Summary: James warns that the rich or the poor, if they place the wrong emphasis on material things can Can Fatten Themselves For A Spiritual Slaughter - And They Can Be Guilty Of Murdering The Just!


1. Open your bibles to James 5:5&6.

2. In a previous lesson we discussed the first four verses of this chapter. In those verses we discussed three warnings that James gives.

1) Warning #1: The Misuse Of Wealth Will Bring Miseries! Even the poor can misuse material things and experience miseries. The “one talent man” of Matt. 25 went to hell!

2) Warning #2: Riches Will Not Last And Their Misuse Will Cause Our Life To Deteriorate Spiritually And Drift Further Away From God!

3) Warning #3: The Cries From Laborers That Have Not Been Paid Fairly Will Reach The Ears Of God!

3. Let’s begin our discussion of the other warnings that James gives to those who misuse riches! Keep in mind that James’ warnings are for the poor as well as the extremely rich!



1. Let’s read James 5:5. “You have lived on the earth in pleasure and luxury; you have fattened your hearts as in a day of slaughter.”

2. In James 5:4, James revealed that the selfish rich had increased their wealth by unfair pay to their employees and now in verse five they add to their sin by using their wealth for selfish indulgence.

3. The phrase “lived on the earth in pleasure” is translated in the ASV as “lived delicately on earth”. The Greek word for this refers to living a “soft” life at the expense of others.

(1) Far from being first-century Robin Hoods, stealing to give to others, they stole to line their own pockets and to be able to live a laid back life.

4. The word “luxury” or in the KJV the phrase, “and been wanton” derives from a single Greek verb, spatala├┤, used only James 5:5 and in 1 Timothy 5:6.

(1) It has the meaning of giving oneself to the pursuit of pleasure, or plunging headlong into dissipation or the wasting away of one’s life.

(2) Turn to 1 Tim. 5:6. 1 Tim. 5:6 uses the word to refer to the young widow giving herself over to pleasure to the extent that she was spiritually dead even though she was alive physically. Let’s read 1 Tim. 5:6, “But she who lives in pleasure is dead while she lives.” How many pleasure loving people are alive physically, but dead spiritually? Our world is full of such people!

5. Turn to Amos 6:3&ff. This passage provides and example of some of the Israelites who were guilty of the life style that James is warning about. Let’s read Amos 6:1, then vs. 3-8, “1, Woe to you who are at ease in Zion,” now vs. 3-8, “3 Woe to you who put far off the day of doom, Who cause the seat of violence to come near; 4 Who lie on beds of ivory, Stretch out on your couches, Eat lambs from the flock And calves from the midst of the stall; 5 Who sing idly to the sound of stringed instruments, And invent for yourselves musical instruments like David; 6 Who drink wine from bowls, And anoint yourselves with the best ointments, But are not grieved for the affliction of Joseph. 7 Therefore they shall now go captive as the first of the captives, And those who recline at banquets shall be removed. 8 The Lord GOD has sworn by Himself, The LORD God of hosts says:”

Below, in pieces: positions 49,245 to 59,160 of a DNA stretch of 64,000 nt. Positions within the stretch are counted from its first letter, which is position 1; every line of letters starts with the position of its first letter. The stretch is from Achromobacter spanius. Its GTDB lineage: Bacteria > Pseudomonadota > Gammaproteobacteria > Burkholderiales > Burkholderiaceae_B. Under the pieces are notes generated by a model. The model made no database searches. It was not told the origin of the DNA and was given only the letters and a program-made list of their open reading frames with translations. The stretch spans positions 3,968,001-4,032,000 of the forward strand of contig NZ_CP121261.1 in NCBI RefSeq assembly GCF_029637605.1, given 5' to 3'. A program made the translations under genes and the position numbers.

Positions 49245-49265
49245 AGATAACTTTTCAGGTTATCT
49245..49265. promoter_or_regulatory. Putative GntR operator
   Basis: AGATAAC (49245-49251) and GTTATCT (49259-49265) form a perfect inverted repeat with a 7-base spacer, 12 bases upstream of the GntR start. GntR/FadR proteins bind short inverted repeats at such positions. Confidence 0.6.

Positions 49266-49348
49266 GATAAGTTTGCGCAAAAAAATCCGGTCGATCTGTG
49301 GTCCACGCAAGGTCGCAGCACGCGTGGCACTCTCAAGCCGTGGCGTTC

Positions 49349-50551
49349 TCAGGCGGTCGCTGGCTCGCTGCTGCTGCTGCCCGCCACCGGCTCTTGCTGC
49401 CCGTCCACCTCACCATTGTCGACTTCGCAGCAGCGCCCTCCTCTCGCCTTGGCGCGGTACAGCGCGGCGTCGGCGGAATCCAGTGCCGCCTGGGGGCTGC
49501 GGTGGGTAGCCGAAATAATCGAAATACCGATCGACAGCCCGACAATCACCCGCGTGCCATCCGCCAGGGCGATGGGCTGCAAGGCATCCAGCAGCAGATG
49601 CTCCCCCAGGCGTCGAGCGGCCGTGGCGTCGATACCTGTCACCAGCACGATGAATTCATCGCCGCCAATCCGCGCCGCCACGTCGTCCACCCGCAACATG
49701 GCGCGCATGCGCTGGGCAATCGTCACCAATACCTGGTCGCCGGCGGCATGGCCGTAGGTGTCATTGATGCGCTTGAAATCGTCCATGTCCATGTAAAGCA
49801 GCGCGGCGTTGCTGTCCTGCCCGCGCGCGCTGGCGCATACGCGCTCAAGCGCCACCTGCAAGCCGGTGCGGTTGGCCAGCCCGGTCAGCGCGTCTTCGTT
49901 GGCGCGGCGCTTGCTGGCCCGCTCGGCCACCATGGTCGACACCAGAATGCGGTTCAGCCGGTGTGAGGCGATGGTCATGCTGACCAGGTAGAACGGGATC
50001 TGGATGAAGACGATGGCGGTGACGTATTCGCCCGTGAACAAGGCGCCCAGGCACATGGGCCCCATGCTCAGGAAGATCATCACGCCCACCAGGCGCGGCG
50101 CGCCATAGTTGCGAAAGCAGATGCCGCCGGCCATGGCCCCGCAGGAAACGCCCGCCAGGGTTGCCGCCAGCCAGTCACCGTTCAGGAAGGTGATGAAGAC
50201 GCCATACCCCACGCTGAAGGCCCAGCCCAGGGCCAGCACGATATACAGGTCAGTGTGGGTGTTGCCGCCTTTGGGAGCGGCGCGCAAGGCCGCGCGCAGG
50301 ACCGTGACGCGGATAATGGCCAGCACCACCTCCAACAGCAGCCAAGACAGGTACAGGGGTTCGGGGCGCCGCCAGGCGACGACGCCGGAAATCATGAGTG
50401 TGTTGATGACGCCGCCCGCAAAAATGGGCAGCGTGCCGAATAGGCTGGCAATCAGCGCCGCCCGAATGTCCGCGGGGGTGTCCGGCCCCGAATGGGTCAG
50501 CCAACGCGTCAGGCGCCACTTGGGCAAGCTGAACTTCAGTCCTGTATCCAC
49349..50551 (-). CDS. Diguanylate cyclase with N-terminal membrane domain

(1) A life of ease deteriorates the mind and body. Laziness & unspiritual goals will lead one to an immoral lifestyle.

(2) Looking for the easy way out makes honest toil and hard work highly disagreeable. A life of ease develops a state of mind that motivates one to use all of his or her faculties in worthless pursuits, rather than in gainful employment.

6. Next in James, the later part of James 5:5, James accused the wicked rich of having fattened their hearts. The Greek word (Treph├┤) translated (fattened) means “to nourish, feed, or fatten.” The Septuagint (the Greek translation of the Old Testament) used this word in Jeremiah 46:21 to speak of “fattened calves”.

(1) The striking picture James paints is of the oppressive, selfish wealthily, who have taken advantage of others so that they could have more ease for themselves.

(2) The desire for luxury and ease is “fattening those who are guilty to be slaughtered by God”. This “slaughter” will come on judgment day!

7. Turn to Ecc. 2:4-10. This passage ironically provides an illustration, of one the wealthiest and wisest men who ever lived. Solomon illustrates the futility and empty outcome of living a life of selfishness and self-indulgence. This passage reveals that Solomon left no stone unturned in his frantic pursuit of pleasure and selfishness. Over and over Solomon uses the words “I” and “my” or “myself”.

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